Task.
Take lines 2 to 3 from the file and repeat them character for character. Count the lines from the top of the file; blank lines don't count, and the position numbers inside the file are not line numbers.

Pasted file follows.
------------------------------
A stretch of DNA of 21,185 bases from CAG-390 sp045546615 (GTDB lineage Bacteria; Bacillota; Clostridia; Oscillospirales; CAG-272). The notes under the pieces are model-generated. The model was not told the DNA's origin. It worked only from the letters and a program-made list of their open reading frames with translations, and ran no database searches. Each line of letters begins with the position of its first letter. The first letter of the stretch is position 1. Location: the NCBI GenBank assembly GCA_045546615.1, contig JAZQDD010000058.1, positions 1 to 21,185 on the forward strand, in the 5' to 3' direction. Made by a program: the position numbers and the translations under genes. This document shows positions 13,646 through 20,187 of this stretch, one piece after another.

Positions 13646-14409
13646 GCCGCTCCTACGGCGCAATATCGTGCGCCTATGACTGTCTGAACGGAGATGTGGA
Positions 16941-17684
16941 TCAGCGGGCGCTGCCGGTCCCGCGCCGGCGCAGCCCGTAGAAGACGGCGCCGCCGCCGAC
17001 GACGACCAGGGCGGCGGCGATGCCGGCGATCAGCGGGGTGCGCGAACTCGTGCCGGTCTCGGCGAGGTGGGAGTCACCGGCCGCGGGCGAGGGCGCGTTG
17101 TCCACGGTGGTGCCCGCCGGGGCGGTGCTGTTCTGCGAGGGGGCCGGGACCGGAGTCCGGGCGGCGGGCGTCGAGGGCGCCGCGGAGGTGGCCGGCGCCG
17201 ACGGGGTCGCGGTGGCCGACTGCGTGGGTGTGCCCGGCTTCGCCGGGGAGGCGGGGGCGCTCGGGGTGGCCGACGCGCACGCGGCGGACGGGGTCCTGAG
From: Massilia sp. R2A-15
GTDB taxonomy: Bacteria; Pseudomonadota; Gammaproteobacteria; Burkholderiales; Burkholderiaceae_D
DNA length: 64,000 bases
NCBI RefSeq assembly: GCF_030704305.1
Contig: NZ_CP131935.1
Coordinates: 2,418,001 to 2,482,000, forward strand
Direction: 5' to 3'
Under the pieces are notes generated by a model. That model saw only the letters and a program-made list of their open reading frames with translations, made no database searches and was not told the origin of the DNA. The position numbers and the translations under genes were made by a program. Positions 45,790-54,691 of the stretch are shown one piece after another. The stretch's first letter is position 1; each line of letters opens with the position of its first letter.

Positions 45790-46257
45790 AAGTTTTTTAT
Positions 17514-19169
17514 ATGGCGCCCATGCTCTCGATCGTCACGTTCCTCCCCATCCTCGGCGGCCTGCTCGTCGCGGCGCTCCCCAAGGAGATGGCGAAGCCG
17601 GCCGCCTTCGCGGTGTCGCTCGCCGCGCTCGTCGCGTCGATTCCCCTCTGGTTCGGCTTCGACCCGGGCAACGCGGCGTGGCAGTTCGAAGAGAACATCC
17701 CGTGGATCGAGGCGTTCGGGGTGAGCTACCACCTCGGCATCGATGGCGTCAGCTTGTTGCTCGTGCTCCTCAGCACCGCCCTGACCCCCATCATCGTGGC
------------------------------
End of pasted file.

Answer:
Positions 13646-14409
13646 GCCGCTCCTACGGCGCAATATCGTGCGCCTATGACTGTCTGAACGGAGATGTGGA